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CMHC: Home prices could fall 47.9% in worst case scenario without government help

·2 min read
The Canada Housing Mortgage Corporation (CMHC) logo is pictured in Toronto, Ontario, Canada, July 17, 2018. Picture taken July 17, 2018. REUTERS/Carlo Allegri
The Canada Housing Mortgage Corporation (CMHC) provides mortgage insurance for borrowers without at least a 20% down payment (Reuters)

Canada Mortgage and Housing Corporation (CMHC) says house prices could fall 47.9 per cent peak-to-trough with an unemployment rate of 25 per cent in its worst case scenario.

That worst case outlook is for a W-shaped recovery, which is a partial recovery followed by a resurgence of COVID-19 leading to a prolonged recession and a loss of confidence. The scenario assumptions include no government assistance, stocks and oil would fall, and four mid-sized financial institutions and one private mortgage insurer would fail.

CMHC says without government intervention in such a scenario, its solvency and capitalization would be in question. Even with help, the agency says prices would fall 31.8 per cent and the unemployment rate would be 24.2 per cent.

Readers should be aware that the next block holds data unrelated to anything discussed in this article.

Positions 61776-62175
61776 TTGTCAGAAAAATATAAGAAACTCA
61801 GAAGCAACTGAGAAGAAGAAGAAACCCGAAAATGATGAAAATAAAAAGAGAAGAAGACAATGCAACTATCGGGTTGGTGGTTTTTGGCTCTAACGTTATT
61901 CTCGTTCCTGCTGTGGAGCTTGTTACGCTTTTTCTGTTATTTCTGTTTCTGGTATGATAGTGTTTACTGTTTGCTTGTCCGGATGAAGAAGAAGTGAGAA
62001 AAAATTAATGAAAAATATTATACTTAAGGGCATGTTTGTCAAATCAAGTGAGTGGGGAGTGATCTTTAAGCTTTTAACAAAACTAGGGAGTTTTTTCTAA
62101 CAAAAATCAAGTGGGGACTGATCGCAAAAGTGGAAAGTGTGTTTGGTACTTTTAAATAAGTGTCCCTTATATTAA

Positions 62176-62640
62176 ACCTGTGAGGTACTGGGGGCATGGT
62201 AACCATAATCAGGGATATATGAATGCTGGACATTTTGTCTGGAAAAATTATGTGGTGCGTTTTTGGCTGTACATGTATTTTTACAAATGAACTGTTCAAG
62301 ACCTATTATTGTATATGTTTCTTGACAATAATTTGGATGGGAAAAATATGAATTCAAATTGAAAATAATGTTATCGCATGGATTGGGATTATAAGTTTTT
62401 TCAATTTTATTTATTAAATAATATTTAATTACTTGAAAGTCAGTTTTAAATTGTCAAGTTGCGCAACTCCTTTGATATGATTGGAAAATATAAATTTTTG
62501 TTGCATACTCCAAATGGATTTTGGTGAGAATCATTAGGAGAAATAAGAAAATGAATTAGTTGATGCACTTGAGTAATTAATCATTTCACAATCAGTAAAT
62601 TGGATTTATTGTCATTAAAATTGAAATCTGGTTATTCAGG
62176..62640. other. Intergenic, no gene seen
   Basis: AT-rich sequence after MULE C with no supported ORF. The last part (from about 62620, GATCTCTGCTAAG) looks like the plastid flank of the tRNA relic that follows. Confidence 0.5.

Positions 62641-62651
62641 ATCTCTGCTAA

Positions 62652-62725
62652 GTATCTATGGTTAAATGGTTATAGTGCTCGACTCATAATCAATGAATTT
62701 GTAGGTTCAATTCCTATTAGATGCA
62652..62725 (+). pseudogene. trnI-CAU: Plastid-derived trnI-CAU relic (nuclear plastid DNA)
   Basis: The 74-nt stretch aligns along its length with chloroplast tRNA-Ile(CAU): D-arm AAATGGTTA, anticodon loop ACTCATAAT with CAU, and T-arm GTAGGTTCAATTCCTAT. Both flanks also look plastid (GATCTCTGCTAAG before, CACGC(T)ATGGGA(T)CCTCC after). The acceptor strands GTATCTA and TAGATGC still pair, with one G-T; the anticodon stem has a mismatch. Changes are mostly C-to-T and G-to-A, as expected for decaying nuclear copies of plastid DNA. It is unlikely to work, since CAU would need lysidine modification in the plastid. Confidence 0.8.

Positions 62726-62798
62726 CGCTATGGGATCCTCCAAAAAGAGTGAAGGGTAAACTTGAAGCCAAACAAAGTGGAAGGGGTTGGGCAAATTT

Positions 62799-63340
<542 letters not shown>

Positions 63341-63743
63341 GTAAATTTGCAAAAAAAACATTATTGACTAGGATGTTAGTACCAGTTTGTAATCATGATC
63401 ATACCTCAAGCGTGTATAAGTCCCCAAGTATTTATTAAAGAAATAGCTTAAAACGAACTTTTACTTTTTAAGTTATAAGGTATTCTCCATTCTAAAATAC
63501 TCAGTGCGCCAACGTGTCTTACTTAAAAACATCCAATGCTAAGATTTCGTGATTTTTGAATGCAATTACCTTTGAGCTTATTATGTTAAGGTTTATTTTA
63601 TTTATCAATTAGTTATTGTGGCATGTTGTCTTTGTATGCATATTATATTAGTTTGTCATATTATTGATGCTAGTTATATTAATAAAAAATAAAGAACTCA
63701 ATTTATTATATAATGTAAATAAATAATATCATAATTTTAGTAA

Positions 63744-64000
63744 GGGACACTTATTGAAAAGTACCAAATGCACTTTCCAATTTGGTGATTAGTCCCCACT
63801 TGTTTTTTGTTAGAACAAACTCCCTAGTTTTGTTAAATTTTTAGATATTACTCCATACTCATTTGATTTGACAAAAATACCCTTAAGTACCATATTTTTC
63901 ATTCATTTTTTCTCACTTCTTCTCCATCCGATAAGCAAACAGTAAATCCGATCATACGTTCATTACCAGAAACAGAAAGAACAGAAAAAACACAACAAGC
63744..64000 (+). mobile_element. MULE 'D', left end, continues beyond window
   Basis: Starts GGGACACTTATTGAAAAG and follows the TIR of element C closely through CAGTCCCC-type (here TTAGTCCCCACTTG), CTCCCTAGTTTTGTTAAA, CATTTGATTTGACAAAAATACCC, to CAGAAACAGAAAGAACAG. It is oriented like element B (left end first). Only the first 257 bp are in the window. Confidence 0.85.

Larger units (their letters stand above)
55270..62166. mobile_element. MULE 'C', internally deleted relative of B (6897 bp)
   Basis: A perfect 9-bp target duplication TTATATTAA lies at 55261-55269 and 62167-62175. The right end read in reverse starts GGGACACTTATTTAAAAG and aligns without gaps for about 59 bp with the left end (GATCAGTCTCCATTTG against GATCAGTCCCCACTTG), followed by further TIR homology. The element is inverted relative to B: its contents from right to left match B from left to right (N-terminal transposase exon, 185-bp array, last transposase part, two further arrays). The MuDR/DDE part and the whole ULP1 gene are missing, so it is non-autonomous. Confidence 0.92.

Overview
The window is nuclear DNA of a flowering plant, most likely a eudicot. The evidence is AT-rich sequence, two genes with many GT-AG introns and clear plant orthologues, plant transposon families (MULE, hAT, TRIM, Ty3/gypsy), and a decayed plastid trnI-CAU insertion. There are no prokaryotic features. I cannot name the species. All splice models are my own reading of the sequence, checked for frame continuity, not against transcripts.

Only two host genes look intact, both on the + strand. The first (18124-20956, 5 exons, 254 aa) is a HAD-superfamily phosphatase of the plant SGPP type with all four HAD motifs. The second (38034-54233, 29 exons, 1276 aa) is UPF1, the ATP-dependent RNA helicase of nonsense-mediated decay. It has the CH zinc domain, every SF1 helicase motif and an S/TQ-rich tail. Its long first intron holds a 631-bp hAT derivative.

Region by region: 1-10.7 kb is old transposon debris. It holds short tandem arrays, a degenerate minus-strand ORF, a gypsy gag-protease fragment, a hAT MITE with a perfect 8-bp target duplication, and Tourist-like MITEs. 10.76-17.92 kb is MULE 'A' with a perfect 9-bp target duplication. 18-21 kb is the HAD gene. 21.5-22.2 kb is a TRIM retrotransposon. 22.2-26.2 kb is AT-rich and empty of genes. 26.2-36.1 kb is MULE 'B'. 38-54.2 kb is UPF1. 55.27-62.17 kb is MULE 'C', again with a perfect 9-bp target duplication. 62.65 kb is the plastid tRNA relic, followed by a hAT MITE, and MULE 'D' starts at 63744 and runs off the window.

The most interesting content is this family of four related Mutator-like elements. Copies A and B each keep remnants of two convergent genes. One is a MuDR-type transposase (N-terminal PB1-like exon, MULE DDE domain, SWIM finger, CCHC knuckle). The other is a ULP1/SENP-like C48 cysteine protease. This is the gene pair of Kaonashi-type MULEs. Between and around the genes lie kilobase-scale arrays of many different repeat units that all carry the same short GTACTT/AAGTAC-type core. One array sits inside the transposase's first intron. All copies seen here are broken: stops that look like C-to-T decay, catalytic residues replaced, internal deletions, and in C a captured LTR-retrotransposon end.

In a U-shaped scenario, which involves a steep but short peak-to-trough decline in GDP of 7 per cent before recovery, it sees prices falling 33.9 per cent and an unemployment rate of 14.8 per cent.

CMHC CEO Evan Siddall made headlines in May when he forecast a decline in average house prices of 9 to 18 per cent in the coming 12 months, but that hasn’t panned out so far with record price appreciation in many markets.

Types of loans most at risk

The scenarios are part of CMCH’s stress test, which it says is intended to mitigate risk.

"As we continue to deal with the impacts of the COVID-19 pandemic, it is important to monitor the evolving financial risks facing Canadian housing markets including an uneven economic recovery impacting most vulnerable populations,” said CMHC’s chief risk officer Nadine Leblanc, in a release.

“Stress testing exercises like this are an essential part of effective risk management and vitally important to the long-term health and stability of Canada's housing finance system."

CMCH also looked at current loans at risk. Oil producing provinces are at higher risk than other parts of the country. People working in the service sector are at higher risk because of steep jobs losses compared to technology, education, and government sectors. It also says 70 per cent of its condo loans are at risk of being underwater.

Jessy Bains is a senior reporter at Yahoo Finance Canada. Follow him on Twitter @jessysbains.

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